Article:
Re: the grammar of spam
Your continued interest in grammar is welcome (not only because I won a copy
of your wonderful T-shirt book in a competition you generously ran earlier
this year). But I think your justification of the apostrophe in "Working
with the Pro's" is too kind. That could be a plural form in only two cases
I can think of:
- if the apostrophe took the place of a missing letter, which is unusual
in a word of one syllable, or
- if "pro" is an abbreviation.
English has an inconsistent practice in forming plurals of words ending in
"o", with some such as "heroes" signalling the correct pronunciation by
adding an "e" (which in Dan Quayle's orthography can also occur in singular
forms such as "tomatoe"), and others such as "pianos" not bothering.
One of the few times I can remember seeing an apostrophe used in formal
English in the plural form of a normal o-ending word is in reports of Don
Imus' celebrated remark "nappy headed ho's" (New York Times transcription) .
Of course the phrase creates problems on a number of levels, not least
because "nappy headed hoes" would mean something even weirder, but even so
it seems to be another case of a greengrocer's apostrophe.
----- Original Message -----
From: "Judy Seigel" <firstname.lastname@example.org>
Sent: Monday, October 08, 2007 10:28 AM
Subject: Re: the grammar of spam
> > My pet peeve lately has been the inappropriate use of the possessive
> > a noun instead of the plural form. I just received an email yesterday
> > Phase One, the digital back makers, with the following heading:
> > Capture One 4: Working with the Pro's
> Judy Seigel writes:
> I don't know all the rules offhand, but there are some cases where plurals
> of, for instance, proper nouns ending in "o" or other vowels, are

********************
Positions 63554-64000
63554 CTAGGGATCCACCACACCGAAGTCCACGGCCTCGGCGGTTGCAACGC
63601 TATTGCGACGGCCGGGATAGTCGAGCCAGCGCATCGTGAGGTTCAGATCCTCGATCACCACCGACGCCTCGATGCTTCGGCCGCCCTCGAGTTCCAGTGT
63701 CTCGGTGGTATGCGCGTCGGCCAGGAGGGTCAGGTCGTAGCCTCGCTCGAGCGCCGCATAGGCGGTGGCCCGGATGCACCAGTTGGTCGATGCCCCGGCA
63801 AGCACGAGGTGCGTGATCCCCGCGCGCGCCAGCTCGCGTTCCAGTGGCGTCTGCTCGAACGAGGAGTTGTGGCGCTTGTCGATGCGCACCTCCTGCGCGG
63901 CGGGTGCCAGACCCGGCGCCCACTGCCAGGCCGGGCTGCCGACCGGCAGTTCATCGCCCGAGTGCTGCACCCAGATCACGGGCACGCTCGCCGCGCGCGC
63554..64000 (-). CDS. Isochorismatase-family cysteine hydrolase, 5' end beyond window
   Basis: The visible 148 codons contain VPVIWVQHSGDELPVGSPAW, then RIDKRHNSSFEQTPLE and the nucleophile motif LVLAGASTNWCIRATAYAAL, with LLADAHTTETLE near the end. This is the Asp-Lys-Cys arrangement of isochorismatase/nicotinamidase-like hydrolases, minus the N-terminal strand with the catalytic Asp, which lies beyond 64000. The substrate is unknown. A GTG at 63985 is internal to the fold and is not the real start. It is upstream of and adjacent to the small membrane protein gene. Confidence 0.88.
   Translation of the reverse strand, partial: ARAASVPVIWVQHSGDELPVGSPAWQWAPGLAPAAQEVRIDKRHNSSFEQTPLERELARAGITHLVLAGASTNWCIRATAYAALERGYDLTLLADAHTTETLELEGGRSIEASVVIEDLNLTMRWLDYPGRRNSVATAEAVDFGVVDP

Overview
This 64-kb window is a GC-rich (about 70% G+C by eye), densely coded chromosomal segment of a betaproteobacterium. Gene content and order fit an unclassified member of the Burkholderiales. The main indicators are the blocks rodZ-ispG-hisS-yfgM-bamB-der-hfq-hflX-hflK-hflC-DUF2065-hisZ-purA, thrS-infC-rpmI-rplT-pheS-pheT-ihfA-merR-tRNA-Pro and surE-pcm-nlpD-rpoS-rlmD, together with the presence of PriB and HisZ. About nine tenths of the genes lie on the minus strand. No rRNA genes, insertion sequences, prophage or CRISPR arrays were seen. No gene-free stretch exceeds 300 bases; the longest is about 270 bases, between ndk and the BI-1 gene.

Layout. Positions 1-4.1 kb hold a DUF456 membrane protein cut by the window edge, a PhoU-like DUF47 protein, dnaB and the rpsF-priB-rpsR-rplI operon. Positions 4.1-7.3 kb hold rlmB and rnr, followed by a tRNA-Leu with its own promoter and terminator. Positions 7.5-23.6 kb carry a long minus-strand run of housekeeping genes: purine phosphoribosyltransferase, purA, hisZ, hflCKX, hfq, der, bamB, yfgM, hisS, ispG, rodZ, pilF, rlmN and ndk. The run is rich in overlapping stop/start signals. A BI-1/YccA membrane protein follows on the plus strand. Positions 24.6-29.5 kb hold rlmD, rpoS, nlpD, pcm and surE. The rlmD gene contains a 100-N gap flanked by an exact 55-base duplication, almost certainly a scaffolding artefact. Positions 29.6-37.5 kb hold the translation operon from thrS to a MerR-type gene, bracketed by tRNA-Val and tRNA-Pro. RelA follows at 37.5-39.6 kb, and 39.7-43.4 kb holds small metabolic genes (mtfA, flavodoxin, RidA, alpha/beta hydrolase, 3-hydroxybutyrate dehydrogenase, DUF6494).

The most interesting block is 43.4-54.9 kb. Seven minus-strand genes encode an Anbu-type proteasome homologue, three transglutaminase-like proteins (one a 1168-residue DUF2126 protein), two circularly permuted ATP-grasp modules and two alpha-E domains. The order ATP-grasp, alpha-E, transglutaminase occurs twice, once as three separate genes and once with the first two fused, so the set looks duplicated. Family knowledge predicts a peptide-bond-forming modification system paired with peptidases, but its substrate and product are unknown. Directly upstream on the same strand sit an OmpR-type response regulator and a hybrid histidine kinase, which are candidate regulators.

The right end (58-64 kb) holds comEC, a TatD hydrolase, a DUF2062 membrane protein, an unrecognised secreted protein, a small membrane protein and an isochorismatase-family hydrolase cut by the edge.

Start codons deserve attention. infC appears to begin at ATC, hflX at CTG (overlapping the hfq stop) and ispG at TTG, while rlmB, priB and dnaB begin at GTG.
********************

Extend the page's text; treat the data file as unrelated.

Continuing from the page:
> correctly spelled with an apostrophe, so THIS example of terribleness may
> be acceptable, or nearly so. I suspect if we weren't so beset with
> (especially) "it's" when we mean "its," as in "we love the list for its
> variety and atmosphere" -- and it's written, "we love the list for it's
> variety and atmosphere" we'd be more accepting of, say, an apostrophe
> after "o" in the plural.
> But if the message is "We had dinner with the Shapiro's last night," or
> "The trouble with this country is that there's only one Chicago; we need a
> country FULL of Chicago's," I myself would tend to use an apostrophe ---
> because if you follow the rules of -- the word "phonics" comes to mind, I
> think that's it -- by the time the word "phonics" entered the language, I
> was in high school studying French, and they taught us rules of
> pronunciation according to the spelling -- the pronunciation of "pros"
> would NOT be the way we actually say the word.
> As I recall the rules of pronunciation, if we spelled the plural of "pro"
> simply as "pros" it could be pronounced "prahss" as in "prostitute," or
> "pross," to rhyme with gross. In any event, it wouldn't be pronounced
> "prose" which is the way we actually pronounce the word. True, English
> spelling is infinitely irregular, which makes room for many mistakes, but
> adding an apostrophe to a plural of a word ending in "o" is more
> defensible than many others.
> As for McDonald's, I believe that's meant to mean the restaurant of Mr.
> MacDonald (tho I think the name was chosen abritrarily... that's still the
> > I notice this particular mistake popping up quite frequently on the
> > I guess good grammar is optional nowadays. One clue might be the answer
> > received from my youngest daughter the other night when I asked her if
> > knew the difference between an infinitive and a gerund.
> So ask her if she knows the difference between a gerund & a participle...
> that's the one I keep losing... (AFAIK an infinitive in English begins
> with "to," as in "to pontificate", but for a long time competitive
> grammarians declared a split infinitive bad form ["I promise to not
> pontificate about grammar"]. Fortunately that, among other such rules, is
> now scotched (the prohibition, not the pontification).
> But fashions in education change... and even the best schools are subject
> to fashion. If the fashion at your school was/is content rather than "free
> spirit" you were lucky. I have a friend who went to a fancy private
> school where the fashion was printing, not "palmer method" of handwriting,
> which involved rote copying, which supposedly "stifled their creativity."
> To this day, circa 80 years old, friend's "handwriting" is a form of
> chicken scratching, except less legible.
> Meanwhile, I promise to not pontificate about grammar again, at least not